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European project develops groundbreaking diagnostics for Alzheimer’s disease


The number of patients diagnosed with Alzheimer’s disease is growing at an epidemic rate, but early diagnosis continues to pose a major challenge. Currently, preclinical detection of the disease requires a painful lumbar puncture to observe unusual protein levels in the patient’s cerebrospinal fluid. EU project SensApp brings together several scientific groups from across Europe to collaborate on the development of a super-sensor, which could enable a new, more humane way for Alzheimer’s disease discovery and continuous monitoring.

Alzheimer’s disease, which is the most common cause of dementia, causes abnormal amount of proteins called amyloid and tau to accumulate into the patient’s brain. The detection of these proteins requires a lumbar puncture to observe protein levels in the cerebrospinal fluid. The detected protein levels indicate whether patient has Alzheimer’s disease and if so, how the disease is progressing in time. Unfortunately, the painful sample intake prohibits arranging easy and highly efficient screening programs among the population, and thus Alzheimer’s disease is typically diagnosed at a later stage, when it has started to present with memory problems or other symptoms of cognitive impairment.

SensApp project aims to develop a super-sensor, which would be able to detect these proteins in human plasma from a simple blood sample. This requires detection sensitivity reaching below 1 pg/mL, which is currently not reached using standard test protocols. In simple terms, this means developing a combination of novel detection and dispensing technologies that together can measure very low concentrations of proteins related to Alzheimer’s disease in human plasma. The development of the new diagnostic method requires a strong set of cross-disciplinary expertise, and it brings together biochemists, physicists, engineers and health care professions. Each partner brings to the table their own strengths and background.

Research team during Research Campaign in 2019 at VTT with Yunfeng Nie from VUB, Sanna Uusitalo and Teemu Sipola (Optical Measurements team), Annukka Kokkonen and Sanna Aikio (Biosensor team), and Kofi Brobbey from VTT.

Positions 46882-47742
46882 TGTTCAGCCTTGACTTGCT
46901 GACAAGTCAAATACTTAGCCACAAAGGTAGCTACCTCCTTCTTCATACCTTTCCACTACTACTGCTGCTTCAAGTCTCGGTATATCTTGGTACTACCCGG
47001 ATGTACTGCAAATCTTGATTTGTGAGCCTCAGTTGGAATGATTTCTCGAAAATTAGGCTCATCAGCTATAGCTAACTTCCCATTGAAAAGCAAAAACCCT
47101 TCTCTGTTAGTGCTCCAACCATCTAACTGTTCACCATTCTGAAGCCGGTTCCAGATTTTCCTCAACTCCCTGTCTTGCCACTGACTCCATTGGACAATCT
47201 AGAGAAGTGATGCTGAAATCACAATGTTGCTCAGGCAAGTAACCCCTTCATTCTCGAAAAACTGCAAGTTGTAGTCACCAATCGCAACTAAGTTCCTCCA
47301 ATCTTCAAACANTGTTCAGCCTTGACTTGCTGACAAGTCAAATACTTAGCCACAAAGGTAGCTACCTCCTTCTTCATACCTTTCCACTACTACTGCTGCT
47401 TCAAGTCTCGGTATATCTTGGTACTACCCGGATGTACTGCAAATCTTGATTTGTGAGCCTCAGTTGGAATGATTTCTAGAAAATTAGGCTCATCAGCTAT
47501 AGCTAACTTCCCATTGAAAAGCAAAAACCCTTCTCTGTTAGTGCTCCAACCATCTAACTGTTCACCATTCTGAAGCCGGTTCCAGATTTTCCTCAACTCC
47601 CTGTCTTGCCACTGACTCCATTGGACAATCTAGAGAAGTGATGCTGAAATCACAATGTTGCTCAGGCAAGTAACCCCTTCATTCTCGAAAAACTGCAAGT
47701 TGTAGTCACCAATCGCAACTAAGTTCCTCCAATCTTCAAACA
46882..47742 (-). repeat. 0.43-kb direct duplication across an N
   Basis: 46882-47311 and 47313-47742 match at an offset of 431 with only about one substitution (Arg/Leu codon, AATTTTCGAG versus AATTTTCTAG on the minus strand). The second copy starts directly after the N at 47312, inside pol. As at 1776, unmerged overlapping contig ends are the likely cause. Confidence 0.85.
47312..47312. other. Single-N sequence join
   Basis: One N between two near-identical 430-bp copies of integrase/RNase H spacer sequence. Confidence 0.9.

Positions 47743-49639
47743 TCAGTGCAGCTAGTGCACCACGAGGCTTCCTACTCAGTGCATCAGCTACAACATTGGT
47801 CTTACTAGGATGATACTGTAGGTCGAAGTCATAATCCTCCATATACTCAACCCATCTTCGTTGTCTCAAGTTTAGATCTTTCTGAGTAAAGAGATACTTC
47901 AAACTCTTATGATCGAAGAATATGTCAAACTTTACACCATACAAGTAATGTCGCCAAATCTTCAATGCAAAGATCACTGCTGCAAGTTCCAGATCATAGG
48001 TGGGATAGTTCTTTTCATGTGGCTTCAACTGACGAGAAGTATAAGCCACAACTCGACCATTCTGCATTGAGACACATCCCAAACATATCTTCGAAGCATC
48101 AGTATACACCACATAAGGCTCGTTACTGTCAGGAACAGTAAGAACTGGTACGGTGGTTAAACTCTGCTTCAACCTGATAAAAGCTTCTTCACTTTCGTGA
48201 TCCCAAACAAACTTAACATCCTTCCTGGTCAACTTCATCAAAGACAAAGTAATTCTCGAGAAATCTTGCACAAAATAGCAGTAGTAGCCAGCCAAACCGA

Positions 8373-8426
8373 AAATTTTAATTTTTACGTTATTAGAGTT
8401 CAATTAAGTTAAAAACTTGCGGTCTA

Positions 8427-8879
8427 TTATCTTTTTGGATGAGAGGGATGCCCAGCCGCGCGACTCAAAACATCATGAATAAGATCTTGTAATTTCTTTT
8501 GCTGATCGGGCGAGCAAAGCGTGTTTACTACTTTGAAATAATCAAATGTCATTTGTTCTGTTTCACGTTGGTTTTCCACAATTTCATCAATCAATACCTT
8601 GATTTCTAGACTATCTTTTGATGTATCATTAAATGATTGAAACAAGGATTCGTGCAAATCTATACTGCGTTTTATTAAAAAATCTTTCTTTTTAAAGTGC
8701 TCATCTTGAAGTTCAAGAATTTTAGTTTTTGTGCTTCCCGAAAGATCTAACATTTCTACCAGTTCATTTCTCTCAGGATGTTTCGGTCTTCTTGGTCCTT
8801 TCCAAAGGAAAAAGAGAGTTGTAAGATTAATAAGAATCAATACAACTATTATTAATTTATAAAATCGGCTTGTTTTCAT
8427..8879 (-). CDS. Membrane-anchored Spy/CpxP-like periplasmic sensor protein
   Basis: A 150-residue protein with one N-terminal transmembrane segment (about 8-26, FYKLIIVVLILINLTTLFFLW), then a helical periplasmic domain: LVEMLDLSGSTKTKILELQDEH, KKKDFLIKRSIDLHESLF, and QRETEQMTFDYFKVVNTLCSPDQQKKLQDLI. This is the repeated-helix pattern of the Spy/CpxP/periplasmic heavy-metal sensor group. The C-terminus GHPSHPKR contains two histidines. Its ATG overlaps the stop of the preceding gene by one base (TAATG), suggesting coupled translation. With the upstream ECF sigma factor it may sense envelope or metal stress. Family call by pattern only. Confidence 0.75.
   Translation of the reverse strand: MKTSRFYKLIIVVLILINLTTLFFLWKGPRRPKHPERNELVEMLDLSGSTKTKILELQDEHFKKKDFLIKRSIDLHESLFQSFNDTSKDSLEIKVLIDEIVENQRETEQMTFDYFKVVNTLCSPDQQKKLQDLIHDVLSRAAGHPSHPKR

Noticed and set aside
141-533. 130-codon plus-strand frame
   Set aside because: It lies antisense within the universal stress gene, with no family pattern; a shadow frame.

“The project brings together very different expertise ranging from physics and engineering to biology and clinical sciences. We aim at building a prototype instrument able to make easy and rapid diagnosis of Alzheimer’s disease (AD). This will change radically the perspectives of clinicians, since tests for new therapies will be possible in the early stage of the disease, before the appearance of recognizable symptoms that usually correspond to irreversible brain damages”, says the project coordinator Dr. Simonetta Grilli.

Towards a functioning super-sensor prototype

Currently, the research focuses on developing a novel super-sensor prototype. The prototype builds on a droplet-split-and-stack -method developed by the research team of the project coordinator in CNR Institute of Applied Sciences and Intelligent Systems.

In very simple terms, we can say that we are using an electric field to stack tiny droplets of plasma on top of each other to create a locally intense signal through a reaction between the protein biomarker and the corresponding labeled antibodies. This way we can detect volumes that have previously been undetectable. The results are then analyzed using a fluorescence laser scanning module developed by VUB and VTT. The sensitive read-out module has been developed thanks to the fruitful cooperation between both teams. “One of our post-docs went to VTT in the fall of 2019 for a joined measurement campaign to determine the most important tolerances and design parameters. We have optimized the laser excitation and optical detection part at VUB after which our colleagues at VTT created an automated reader design, which will soon be built and tested in Oulu. It has been fascinating to see the outcome of this multidisciplinary research project, as it enables supersensitive detection” tells VUB’s project leader Prof. Heidi Ottevaere.

The next year the project will move into a testing phase and start using the new automated units for testing plasma samples for the detection of amyloid and tau proteins. The final target of the project is that this super-sensor will enable a fast and early diagnosis of AD through a routine blood test at your local physician’s clinic.

For more information on the project, contact Prof. Heidi Ottevaere or project coordinator Dr. Simonetta Grilli (CNR-ISASI, Ricercatore).

This project has received funding from the European Union’s Horizon 2020 research and innovation programme under grant agreement No 829104.

SensApp Integrated Prototype for Droplet-Split-and-Stack dispensing with high-speed side-view imaging of droplet formation and over-view imaging for process quality control.

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